Stu Schlackman

The Relationship Selling Expert - Building High-Performance Teams

The Need for Emotional Intelligence





How does it happen?

Jack is quite successful as a sales professional, even though in high school, he was, at best, a “C” student. I helped him with math, science and half the time I just let him copy my homework. I know, my bad! Especially since he wasn’t even interested in learning the course materials.

Isn’t it strange that so many people we’ve known that didn’t do that well in school, thrive when dealing with people out in the world? Why is that? Well, statistics do show that there is a limit to the growth of a person’s IQ. But there is no limit to a person’s EQ. The Emotional Quotient.

Emotional Intelligence is one of the most studied topics in the 21st century. It is said that 90% of high performers have high emotional intelligence. Emotional intelligence is the subjective side of selling that cannot be measured like product performance.

Adele B. Lynn wrote The EQ Difference. I highly recommend her book to better understand the huge impact emotional intelligence has on our success in the workplace. Adele’s definition of EQ (Emotional Quotient) is “to manage ourselves and our relationship with others so that we may truly live our intentions.”

A big party of EQ is what Lynn refers to as self-awareness and self-control. It’s vitally important that you have “the ability to fully understand oneself and to use that information to manage emotions productively.”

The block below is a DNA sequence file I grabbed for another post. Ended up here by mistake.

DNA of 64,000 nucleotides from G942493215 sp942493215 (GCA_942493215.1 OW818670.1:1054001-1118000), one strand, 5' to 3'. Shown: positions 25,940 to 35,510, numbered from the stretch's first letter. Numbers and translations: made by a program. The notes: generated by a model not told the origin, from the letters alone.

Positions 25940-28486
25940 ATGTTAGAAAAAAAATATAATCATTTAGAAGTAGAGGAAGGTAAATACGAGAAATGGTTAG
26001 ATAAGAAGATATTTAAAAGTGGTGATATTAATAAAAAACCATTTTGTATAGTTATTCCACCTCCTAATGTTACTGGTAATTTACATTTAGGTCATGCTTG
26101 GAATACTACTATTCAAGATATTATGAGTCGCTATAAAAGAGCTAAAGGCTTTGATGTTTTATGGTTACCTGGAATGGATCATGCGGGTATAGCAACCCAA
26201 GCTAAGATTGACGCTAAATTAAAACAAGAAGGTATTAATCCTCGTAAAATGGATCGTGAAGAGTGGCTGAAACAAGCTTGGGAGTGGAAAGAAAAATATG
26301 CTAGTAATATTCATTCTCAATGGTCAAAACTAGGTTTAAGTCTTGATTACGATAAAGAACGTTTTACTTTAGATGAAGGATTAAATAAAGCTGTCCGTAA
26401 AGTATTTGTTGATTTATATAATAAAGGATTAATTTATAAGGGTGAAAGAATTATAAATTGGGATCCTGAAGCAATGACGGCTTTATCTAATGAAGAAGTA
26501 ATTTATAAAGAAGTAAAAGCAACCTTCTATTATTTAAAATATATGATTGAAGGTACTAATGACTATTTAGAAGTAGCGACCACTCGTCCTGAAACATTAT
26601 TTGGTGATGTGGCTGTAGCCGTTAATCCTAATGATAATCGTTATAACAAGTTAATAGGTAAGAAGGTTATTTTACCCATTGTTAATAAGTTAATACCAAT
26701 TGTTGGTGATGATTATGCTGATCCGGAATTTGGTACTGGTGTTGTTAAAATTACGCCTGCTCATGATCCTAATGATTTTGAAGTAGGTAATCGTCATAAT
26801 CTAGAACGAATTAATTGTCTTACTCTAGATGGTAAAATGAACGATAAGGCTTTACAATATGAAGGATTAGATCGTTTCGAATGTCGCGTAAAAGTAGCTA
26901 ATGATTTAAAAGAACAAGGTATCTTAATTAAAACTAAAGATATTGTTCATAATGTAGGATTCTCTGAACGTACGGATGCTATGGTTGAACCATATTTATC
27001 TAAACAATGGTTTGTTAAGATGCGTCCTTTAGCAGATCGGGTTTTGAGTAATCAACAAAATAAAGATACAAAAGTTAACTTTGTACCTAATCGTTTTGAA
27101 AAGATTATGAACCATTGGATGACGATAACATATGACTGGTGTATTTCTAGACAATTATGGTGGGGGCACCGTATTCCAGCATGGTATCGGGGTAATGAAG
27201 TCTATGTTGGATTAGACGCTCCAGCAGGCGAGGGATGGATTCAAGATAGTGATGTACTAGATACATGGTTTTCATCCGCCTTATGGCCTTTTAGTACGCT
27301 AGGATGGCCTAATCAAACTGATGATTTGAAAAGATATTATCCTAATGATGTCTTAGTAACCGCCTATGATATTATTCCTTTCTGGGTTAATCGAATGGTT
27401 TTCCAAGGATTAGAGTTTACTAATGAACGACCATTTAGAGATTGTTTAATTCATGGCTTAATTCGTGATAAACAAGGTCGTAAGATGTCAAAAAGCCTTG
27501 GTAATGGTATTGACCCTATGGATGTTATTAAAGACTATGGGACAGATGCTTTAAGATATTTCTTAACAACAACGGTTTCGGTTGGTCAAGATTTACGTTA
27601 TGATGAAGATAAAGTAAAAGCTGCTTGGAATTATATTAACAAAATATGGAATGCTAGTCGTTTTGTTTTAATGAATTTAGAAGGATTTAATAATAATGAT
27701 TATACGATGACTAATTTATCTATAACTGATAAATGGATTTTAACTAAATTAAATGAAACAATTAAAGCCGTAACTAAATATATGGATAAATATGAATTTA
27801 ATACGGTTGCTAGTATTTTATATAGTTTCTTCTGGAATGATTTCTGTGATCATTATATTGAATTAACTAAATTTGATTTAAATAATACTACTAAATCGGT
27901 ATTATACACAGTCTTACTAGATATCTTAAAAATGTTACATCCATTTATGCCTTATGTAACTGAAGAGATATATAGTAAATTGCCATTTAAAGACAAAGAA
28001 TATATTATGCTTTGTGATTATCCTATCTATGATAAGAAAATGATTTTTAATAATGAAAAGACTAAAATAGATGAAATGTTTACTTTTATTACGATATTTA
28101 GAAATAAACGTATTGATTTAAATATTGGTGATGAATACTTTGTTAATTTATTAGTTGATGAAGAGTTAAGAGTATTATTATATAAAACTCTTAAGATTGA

Self-awareness is understanding the strengths and weaknesses you have and being conscious of when and how they come out in various situations.

For example, if you are with a customer that is doing all the talking, do you try to compete for time to say your part, or do you let the customer continue?

Do you listen intently? Or, do you formulate what you’re going to say next while the customer is talking?

What is it that gets you frustrated? Are you aware of it and how to manage it?

Lynn calls these frustrating situations, triggers. They are situations that can make us emotional, lose our calm and maybe say the wrong thing. Triggers influence emotional reactions, whether positive or negative. The key is to be aware of them so that you can be better prepared to react effectively given your desired outcome.

With strong self-awareness, we are able to understand the state of mind, situations and other factors that are likely to foreshadow undesired behavior. It is so critical for sales people to master this talent since they are in constant communication with customers and prospects.

We need to understand the view of the customer. Are they happy with us, lukewarm or cold? Can you tell? How will you adjust accordingly?

Selling is all about building trust-based relationships, understanding needs and providing the best solution for their specific need. That’s what your customers want, so you must start with your very first encounter.

Customers require excellence from their partners, and the key is in understanding what’s most important to them and then putting that first. It’s being able to manage any conflict that arises and it also means checking your ego at the door.

To succeed requires a strong emotional quotient (EQ), and self-awareness is the first step. Look in the mirror. Listen to yourself. Only then can you gain vital insights into how your customers and prospects experience you.

Good selling!

Stu



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